Despite adjunctive intraoperative maneuvers, persistent type Ia endoleaks can be relatively common. Our study indicates that they may be observed in selected patients. Further research is required to investigate the natural course and management of type Ia endoleaks identified intraoperatively.

Genetic therapies, including transfected immune cells and viral vectors, continue to show clinical responses as systemically deliverable and targeted therapeutics, with the first such approaches having been approved for cancer treatment. The majority of these employ cytokine transgenes. However, expression of cytokines early after systemic delivery can result in increased toxicity and nonspecific induction of the immune response. In addition, premature immune-mediated clearance of the therapy may result, especially for viral-based approaches. Here, it was initially verified that cytokine (interleukin (IL)2) or chemokine (CCL5) expression from a systemically delivered oncolytic virus resulted in reduced oncolytic activity and suboptimal immune activation, while IL2 also resulted in increased toxicity. However, all these limitations could be overcome through incorporation of exogenous regulation of cytokine or chemokine transgene function through fusion of a small and externally controllable destabilizing domain to the protein of interest. Regulation allowed an initial phase without cytokine function, permitting enhanced delivery and oncolytic activity before activation of cytokine function and a subsequent phase of enhanced and tumor-targeted immunotherapeutic activity. As a result of this exogenous regulation of cytokine function, both oncolytic and immune-mediated mechanisms of action were optimized, greatly enhancing therapeutic activity, while toxicity was significantly reduced.

hemifacial spasm botox injection technique

The facial dystonias benign essential blepharospasm and hemifacial spasm are rare disorders,1 which usually start with an increase in frequency of blinking, are often associated with dry eye syndrome, and sometimes occur with precipitating factors. 2, 3 With time, the phenomenon becomes more frequent until it causes difficulty with carrying out daily activities, and impairs health-related quality of life, causing social embarrassment, anxiety, and depression.3, 4, 5 Rarely the spasm can cause functional blindness.5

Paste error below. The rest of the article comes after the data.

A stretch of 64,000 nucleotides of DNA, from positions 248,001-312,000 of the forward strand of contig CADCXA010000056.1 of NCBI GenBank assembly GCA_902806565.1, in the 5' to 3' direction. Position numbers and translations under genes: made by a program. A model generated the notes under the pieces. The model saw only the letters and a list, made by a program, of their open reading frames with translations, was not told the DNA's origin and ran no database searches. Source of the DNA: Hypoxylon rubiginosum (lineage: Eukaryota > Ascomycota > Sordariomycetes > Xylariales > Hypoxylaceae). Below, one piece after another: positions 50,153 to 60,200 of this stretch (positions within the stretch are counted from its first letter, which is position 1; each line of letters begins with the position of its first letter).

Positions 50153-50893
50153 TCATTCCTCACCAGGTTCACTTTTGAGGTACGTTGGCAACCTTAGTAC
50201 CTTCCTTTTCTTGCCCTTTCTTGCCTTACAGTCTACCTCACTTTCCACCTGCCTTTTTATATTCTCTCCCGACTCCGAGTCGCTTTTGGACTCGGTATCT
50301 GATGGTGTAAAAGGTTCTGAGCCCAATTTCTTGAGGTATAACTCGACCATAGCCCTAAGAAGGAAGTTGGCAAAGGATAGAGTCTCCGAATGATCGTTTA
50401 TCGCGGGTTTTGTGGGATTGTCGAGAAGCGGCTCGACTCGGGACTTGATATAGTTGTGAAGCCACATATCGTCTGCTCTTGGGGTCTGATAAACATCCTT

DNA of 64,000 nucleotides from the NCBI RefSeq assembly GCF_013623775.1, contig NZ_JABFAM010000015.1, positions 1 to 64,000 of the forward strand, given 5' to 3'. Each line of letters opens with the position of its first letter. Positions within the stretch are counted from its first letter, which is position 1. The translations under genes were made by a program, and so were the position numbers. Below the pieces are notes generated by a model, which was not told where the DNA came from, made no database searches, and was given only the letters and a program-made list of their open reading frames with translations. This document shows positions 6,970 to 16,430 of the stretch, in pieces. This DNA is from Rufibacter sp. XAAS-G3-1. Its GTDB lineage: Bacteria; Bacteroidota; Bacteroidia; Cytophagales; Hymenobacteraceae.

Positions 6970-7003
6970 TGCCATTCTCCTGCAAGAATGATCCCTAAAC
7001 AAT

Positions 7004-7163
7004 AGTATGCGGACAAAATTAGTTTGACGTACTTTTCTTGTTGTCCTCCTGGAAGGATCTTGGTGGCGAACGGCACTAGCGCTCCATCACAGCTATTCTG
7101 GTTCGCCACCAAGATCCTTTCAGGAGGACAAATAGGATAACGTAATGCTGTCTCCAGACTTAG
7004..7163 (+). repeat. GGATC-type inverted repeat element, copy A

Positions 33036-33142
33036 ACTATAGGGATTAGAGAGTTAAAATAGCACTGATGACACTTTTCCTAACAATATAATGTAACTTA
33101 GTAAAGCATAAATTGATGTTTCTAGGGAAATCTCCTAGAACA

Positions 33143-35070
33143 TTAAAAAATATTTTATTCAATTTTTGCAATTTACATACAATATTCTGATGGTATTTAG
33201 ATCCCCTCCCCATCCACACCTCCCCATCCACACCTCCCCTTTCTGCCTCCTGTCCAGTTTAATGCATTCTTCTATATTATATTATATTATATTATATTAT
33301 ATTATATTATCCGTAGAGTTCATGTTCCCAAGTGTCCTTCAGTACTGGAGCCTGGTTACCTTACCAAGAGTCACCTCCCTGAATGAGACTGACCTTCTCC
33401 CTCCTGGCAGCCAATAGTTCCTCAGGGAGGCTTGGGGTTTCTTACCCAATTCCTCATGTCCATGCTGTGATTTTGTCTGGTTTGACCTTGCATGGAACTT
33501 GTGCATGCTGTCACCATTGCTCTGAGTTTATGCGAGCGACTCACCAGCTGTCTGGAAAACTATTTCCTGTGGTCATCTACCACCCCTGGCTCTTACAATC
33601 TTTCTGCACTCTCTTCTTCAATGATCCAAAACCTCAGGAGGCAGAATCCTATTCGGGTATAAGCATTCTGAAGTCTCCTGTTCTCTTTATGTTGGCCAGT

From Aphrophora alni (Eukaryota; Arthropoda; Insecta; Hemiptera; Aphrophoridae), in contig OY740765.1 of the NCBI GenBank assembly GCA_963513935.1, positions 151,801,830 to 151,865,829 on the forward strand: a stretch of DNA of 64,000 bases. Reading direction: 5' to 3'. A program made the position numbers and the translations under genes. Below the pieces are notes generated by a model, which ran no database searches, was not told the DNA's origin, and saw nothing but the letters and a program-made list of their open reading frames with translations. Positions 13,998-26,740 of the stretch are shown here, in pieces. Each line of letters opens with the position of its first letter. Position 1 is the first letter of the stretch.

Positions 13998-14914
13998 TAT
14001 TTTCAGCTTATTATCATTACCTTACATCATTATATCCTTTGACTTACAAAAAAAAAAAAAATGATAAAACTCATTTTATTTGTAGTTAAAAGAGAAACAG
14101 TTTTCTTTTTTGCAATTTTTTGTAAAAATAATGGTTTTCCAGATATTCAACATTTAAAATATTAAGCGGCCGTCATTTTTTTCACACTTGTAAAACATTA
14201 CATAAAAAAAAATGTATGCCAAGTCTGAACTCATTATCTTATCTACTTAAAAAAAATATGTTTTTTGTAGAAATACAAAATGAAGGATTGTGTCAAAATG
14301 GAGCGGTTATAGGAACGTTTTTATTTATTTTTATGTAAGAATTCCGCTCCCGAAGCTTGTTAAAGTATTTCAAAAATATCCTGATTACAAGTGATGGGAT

A variety of treatments are available for facial dystonias: treatment of dry eye symptoms, referral to patient groups,3 treatment with drugs including antidepressants, anxiolytics, anticonvulsants, anti-Parkinson drugs, and muscle relaxants,6 and surgery including facial nerve avulsion,7 orbicularis oculi myectomy,8, 9, 10 and brow suspension.11, 12

Since the mid-1980s, the treatment of facial dystonias has been revolutionised following the introduction of botulinum toxin,13 which has been shown to be very effective in the treatment of benign essential blepharospasm and hemifacial spasm.14 However, difficulties remain; it is difficult to determine the appropriate dose for an individual patient, and also to manage refractory cases.

Dose regimes have been published for specific diagnoses, and botulinum toxin is known to have an effect that lasts about 3 months. Therefore, facial dystonias are often treated with a standard dose regime and then reviewed after 3 months. However, the standard doses do not fit all patients, and this creates a management dilemma when a patient returns at 3 months and reports that the treatment was not successful, or they ‘did not get on with the treatment’. At our institution, a dedicated clinic called the ‘blepharospasm clinic’ follows a structured protocol for the treatment of facial dystonias, and other diagnoses including aberrant regeneration of the seventh nerve, myokymia, and hyperlacrimation. The protocol aims to titrate the dose of toxin to the individual patient so as to optimise the control of symptoms, and aims to give a logical framework for the management of refractory cases that is easy to understand and to explain to the patient.

Patients and methods

A retrospective noncomparative review of the clinical records of all patients who had attended the ‘blepharospasm clinic’ at Moorfields Eye Hospital between January 2000 and January 2003 was performed. The ethics committee at Moorfields Eye Hospital approved the study protocol.

A computer search was used to identify all patients who had attended the clinic. In the early years of the clinic, not all patients were treated with the protocol to tailor the toxin dose, therefore a subset of patients who had less than 5 years follow-up was analysed separately, termed ‘new patients’. Although some of the ‘new patients’ were first seen in the clinic before the study period of 2000–2003, they were all managed using the protocol described below. This subset was analysed to determine the number of visits required to titrate the dose, the doses of toxin used, and the change in symptoms following treatment.

Management protocol